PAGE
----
Woodland Park City Council Debates Conflict of Interest Voting

Pfaff blocked from partaking in Proposed New RV Ordinance

Bob Volpe

The Woodland Park City Council spent a great deal of time last week debating a stipulation in the  charter regarding an elected leader’s responsibility to step away and not vote on issues that may involve a conflict of interest.

This has been a touchy subject with many local governments in the region.

It hit home at the March 18 WP Council meeting, with a close 3-2 vote that didn’t permit Councilman Jim  Pfaff, who has been the center of much controversy lately, to partake in considering an ordinance regarding a proposed moratorium on previous approved rules  to boot recreational vehicle dwellers out of RV camp sites for extended stays.

At issue is Woodland Park city charter Section 3.14, encompassing rules pertaining to possible conflict of interest situations.

This section reads: “In the event the Mayor or any Councilman, or any member of his immediate family, has or could potentially be construed as having a conflict of interest, said Mayor or Councilman shall declare such interest. If the Mayor or any Councilman fails to declare such interest, the remaining members of the Council shall determine by a majority vote whether said interest does in fact constitute a conflict of interest.”

This debate centers on a new 12-month moratorium on the applicability and effective date on definitions contained in previous city decisions regarding recreational park trailers and recreational vehicles. The main issue deals with a current 180-day limit on peoples using their recreational vehicles and trailers as permanent housing units at designated sites.

Councilman Jim Pfaff resides in an RV campground that would be affected by possible ordinance changes.  Pfaff refused to recuse himself in the matter.

City Attorney Geoff Wilson notified Pfaff that his participation in the issue could be perceived as a violation of charter section 3.14. Pfaff still refused to recuse himself.

Wilson acknowledged that the provision in the charter is stricter than language in most city charters, but that since it exists, it must be taken seriously. Wilson said, “The fact that this is before you tonight are an illustration of how the Woodland Park charter is more stringent than the state law in the area of conflict of interest. Ordinarily this would be a private matter between the city attorney and the council member.”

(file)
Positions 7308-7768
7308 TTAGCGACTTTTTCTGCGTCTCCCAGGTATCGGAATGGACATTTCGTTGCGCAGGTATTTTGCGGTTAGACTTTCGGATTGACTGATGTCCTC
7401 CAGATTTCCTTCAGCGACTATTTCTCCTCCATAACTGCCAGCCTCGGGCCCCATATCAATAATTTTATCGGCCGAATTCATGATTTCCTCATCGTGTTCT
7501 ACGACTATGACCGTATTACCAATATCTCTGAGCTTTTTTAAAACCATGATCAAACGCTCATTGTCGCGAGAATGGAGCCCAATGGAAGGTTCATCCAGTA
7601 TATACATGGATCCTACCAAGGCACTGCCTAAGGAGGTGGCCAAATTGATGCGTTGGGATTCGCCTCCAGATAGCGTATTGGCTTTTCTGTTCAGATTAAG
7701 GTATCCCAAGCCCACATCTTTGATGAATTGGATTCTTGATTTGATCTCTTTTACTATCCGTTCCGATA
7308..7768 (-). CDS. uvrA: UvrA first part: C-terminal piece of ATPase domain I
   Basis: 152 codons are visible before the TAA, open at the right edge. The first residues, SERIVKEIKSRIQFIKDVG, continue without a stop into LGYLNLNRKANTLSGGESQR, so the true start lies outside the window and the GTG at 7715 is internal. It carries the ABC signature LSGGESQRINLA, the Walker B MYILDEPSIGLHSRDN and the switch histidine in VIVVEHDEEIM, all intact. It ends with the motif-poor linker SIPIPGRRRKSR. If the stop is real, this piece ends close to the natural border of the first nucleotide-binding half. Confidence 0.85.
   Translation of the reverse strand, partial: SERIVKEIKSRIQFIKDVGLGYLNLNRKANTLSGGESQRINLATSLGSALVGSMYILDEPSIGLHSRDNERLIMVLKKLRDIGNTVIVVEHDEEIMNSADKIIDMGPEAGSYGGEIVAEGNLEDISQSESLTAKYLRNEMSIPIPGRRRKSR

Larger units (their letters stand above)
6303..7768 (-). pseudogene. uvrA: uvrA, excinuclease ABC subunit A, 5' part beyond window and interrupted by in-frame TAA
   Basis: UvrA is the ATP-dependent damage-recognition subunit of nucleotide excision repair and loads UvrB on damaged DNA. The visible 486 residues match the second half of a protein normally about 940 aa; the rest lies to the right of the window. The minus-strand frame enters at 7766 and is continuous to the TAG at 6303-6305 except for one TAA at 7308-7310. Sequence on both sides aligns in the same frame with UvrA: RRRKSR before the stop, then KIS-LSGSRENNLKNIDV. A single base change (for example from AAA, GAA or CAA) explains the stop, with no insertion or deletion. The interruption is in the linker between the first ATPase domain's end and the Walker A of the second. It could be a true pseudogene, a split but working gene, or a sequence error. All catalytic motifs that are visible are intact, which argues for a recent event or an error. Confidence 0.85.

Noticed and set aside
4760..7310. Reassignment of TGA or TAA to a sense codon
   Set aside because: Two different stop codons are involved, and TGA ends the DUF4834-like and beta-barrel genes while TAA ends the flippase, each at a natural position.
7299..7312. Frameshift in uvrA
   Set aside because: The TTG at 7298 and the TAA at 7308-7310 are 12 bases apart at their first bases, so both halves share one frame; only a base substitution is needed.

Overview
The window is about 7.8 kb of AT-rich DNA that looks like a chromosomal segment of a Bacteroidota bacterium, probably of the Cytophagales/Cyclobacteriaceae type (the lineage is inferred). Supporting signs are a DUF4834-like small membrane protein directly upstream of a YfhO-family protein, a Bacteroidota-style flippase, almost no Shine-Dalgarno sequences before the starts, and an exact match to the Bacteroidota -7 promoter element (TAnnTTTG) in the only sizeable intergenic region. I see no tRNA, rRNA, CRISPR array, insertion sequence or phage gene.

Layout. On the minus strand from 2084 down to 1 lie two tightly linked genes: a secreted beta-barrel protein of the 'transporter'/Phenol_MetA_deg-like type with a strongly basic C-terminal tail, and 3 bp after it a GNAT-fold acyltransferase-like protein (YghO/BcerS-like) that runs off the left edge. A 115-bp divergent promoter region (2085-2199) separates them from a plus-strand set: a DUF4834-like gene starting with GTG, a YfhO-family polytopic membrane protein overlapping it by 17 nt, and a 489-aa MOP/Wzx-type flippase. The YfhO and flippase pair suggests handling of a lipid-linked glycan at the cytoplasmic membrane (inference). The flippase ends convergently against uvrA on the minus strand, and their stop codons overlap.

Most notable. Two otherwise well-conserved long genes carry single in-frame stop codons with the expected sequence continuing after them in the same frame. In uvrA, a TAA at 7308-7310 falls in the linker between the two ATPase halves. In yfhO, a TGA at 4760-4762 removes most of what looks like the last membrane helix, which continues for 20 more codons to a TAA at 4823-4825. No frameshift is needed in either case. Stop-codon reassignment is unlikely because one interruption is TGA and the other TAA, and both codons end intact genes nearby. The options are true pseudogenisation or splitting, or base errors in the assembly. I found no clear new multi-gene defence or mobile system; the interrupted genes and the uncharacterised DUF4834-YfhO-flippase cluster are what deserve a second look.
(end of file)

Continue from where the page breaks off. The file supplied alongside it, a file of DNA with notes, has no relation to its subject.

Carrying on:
Debate raged on over Pfaff’s personal rights to vote and adhering to the city’s charter as it is written.

Pfaff continued to insist he has no conflict of interest, while others on council insisted his residency in the RV campground could be perceived as such and he should recuse himself.

Council member Stephanie Alfieri argued the council had no authority to “strip”  Pfaff of his right to vote. Wilson snapped back that, “Respectfully that is not correct. The charter provision provides that you may do precisely that.”

Councilman Robert Zuluaga attempted to defend Pfaff’s right to refuse to recuse himself.

He said, “To me, this crosses over the line of free will and personal responsibility for each of us as council members. So, I struggle with of taking this part of the charter and saying that I have the right to say to somebody else on council you don’t have a right.”

Council Member Kellie Case asked Wilson how we got here. She pointed to other instances when a council member or mayor has notified council of a possible conflict of interest and asked council whether or not they should recuse themselves. Wilson explained that there could be legal consequences regarding the failure of council members to recuse themselves,  if a decision is challenged in court. He said, “Someone could go to court and get the matter thrown out if they wanted to go to the trouble of doing all that.”

Mayor Pro Tem Hilary LaBarre weighed in with her take on the issue. She said, “Here’s the perception. You live in one of the parks that is affected by this rule. If it passes you will only have 5-months to stay there. So, you would be required to pick up and figure it out. So, if you vote to not allow the 180-day rule. How do you think people would perceive it if you vote against it?”

Pfaff shot back, saying people living in the park now would be allowed to stay indefinitely. This led to another debate of enforcement and whether those living in the parks now would be grandfathered into the law before passage of the ordinance.

Ultimately, most on council was convinced that Pfaff should recuse himself as there is a definite case of perceived conflict of interest.

A vote was taken and Pfaff was not allowed to vote on the new moratorium ordinance. The vote was 3-2. Zuluaga and Alfieri cast the two no votes.